New Delhi: India will go ahead with the proposed purchase of five regiments of Russian-made S-400 Triumf advanced air defence system despite US concerns that the $5.5 billion (Dh20.1 billion) military deal could limit defence cooperation between New Delhi and Washington.
Defence Minister Nirmala Sitharaman on Tuesday said the negotiations between India and Russia to finalise the Rs390 billion deal were already in the last stage and won’t be hampered by the US red-flagging the deal for which the two countries signed an agreement in principle in 2016.
She said India had made it clear in all its engagements with the US that its ties with Russia were independent of external influences and relationships with other countries.
“I would like to make it clear here that in all our engagements with the United States, we have very clearly explained how India and Russia’s defence cooperation is something which has been going on for a very long time. It is a time-tested relationship. And India has got quite a lot of defence assets from Russia — assets, spares, servicing. We have a continuous relationship with Russia has been recalled.”
The Defence Minister’s remarks come days after a top US Congressmen, Republican Mac Thornberry, Chairman of the House Armed Services, told a group of journalists here that there was a lot of concern in both the Trump administration and the Congress regarding the S-400 missile system being acquired by any of America’s partners, including India.
Thornberry, who was in India last week, said if New Delhi went ahead with the purchase, it would complicate “our ability to work out inter-operability” at a time when the US had issued sanctions against Russian oligarchs and companies. These include Rosoboronexport, the state-owned Russian weapons trading company.
The Congressman said the US was making sanctions against Russia “flexible” for its allies like India to allow them breathing room to continue dealing with Moscow — but only to maintain their legacy equipment and at the same time they must wean themselves off Russian equipment.
He said a provision in the National Defense Authorisation Act (NDAA), which is awaiting a Senate nod after it was passed by the House on May 24, would allow the Trump administration to suspend the sanctions under the Countering America’s Adversaries Through Sanctions Act, or CAATSA, passed in August 2017 for Russia’s purported interference in the 2016 presidential election process.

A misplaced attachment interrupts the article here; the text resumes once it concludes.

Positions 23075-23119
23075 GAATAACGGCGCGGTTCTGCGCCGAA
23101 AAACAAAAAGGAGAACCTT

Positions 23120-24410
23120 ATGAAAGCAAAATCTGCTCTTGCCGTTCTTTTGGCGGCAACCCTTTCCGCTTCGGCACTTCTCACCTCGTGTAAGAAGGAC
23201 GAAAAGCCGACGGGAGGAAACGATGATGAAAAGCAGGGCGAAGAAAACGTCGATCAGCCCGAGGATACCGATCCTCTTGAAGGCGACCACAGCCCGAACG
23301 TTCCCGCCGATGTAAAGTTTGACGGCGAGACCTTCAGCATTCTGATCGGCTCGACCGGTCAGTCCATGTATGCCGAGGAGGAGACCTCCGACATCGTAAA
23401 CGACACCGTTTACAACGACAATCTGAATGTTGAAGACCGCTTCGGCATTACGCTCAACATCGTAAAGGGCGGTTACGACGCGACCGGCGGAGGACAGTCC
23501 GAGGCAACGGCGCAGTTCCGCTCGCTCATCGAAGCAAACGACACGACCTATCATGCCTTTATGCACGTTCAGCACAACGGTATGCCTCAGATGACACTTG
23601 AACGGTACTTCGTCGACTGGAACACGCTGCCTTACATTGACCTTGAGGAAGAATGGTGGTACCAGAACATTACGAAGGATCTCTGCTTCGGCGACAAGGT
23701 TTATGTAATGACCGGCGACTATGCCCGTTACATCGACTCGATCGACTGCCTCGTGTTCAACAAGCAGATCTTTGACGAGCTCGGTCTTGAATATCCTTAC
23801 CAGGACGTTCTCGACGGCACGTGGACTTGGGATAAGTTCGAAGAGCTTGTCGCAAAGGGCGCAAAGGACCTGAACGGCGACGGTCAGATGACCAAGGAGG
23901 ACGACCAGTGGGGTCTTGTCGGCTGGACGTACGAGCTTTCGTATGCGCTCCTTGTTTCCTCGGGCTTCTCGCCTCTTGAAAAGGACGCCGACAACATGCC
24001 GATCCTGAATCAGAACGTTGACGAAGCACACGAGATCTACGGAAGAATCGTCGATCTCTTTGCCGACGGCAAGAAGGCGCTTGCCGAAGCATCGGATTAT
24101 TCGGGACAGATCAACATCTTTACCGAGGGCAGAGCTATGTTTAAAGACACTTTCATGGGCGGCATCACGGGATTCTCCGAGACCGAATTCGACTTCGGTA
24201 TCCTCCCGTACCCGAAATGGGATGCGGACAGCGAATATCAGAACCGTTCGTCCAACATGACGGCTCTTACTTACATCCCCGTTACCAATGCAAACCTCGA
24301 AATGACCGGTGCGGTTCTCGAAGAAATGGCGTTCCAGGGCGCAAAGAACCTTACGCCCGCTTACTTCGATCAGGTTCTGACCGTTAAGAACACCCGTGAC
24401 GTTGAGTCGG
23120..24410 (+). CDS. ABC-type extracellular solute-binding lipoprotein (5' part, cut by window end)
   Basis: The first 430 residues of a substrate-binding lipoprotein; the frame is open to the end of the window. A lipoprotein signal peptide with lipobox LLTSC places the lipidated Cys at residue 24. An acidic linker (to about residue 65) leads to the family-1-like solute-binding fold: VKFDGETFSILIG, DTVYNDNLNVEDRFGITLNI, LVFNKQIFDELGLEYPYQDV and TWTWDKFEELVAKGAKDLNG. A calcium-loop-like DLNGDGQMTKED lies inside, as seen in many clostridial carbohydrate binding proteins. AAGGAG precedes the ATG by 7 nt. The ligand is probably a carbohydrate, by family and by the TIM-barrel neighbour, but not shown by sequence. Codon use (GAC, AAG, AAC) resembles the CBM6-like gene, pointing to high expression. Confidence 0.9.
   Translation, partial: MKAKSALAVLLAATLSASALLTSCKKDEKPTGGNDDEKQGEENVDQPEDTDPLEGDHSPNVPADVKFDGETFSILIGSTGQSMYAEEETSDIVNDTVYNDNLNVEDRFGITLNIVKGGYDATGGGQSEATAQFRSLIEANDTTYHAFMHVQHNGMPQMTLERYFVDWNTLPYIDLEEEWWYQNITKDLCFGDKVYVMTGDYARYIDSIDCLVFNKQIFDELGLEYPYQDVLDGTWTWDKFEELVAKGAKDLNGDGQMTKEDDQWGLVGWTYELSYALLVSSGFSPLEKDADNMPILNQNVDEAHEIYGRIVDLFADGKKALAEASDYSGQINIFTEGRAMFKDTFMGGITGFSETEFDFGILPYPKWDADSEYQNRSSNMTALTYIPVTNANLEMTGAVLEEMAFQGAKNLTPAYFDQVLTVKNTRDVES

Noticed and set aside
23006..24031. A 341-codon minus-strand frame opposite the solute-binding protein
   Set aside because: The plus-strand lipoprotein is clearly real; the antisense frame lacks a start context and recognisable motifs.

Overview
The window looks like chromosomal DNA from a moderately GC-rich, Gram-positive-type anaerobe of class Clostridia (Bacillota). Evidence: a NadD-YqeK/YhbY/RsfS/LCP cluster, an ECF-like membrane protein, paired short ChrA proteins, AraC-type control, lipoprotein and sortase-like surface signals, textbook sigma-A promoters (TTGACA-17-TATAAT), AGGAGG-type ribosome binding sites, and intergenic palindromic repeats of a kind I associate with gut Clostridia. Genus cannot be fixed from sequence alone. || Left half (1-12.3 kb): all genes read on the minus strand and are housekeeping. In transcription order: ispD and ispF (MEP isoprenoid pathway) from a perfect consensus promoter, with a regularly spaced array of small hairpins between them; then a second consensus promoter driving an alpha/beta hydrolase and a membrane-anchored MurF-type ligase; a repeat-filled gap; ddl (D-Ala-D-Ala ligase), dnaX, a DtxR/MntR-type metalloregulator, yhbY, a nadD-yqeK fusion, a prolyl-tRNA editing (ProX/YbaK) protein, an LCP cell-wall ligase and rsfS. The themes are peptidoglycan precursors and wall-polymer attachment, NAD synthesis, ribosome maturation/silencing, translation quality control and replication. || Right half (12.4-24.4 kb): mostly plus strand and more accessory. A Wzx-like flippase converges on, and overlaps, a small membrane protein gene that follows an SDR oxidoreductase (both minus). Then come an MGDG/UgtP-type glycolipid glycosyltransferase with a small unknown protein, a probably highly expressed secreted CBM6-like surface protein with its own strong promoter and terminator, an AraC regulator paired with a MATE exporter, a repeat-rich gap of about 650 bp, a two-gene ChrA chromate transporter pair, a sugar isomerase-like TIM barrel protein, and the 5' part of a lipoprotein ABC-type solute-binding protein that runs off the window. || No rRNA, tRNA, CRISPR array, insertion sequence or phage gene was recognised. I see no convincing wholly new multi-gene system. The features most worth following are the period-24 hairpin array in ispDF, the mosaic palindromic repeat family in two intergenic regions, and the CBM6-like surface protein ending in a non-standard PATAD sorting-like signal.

But Sitharaman said the US sanctions were not binding on India. “We have also mentioned (to the US) that CAATSA cannot be impacting on us, on this particular characteristic of India-Russia defence cooperation. This has been explained.”
Asked about deal on the air defence system — a possible game-changer for its ability to counter ballistic missiles and stealth aircraft like those China is developing, the Defence Minister said: “That has been for a very long time in negotiations. We have reached a final stage in the S-400 negotiations. That explains it.”
Though Sitharaman didn’t mention about her meeting with Thornberry but a senior Defence Ministry official told IANS that the US Congressman was “clearly told” that the “CAATSA was your law” and India won’t abide by it.
The official said Thornberry also shared with the Defence Ministry CAATSA amendments granting partial waiver to countries like India.
“But the language was not acceptable and he (Thornberry) has been asked to modify it.”
India’s deep military and strategic ties with Russia date back to the beginning of the Cold War even as New Delhi led a movement of “non-aligned” countries that declared their tilt with neither Washington nor Moscow. However, India always leant toward the then USSR.
India still buys over 60 per cent of its defence equipment from Russia. At present, the Indian armed forces are 70 per cent equipped with Soviet or Russian weapons.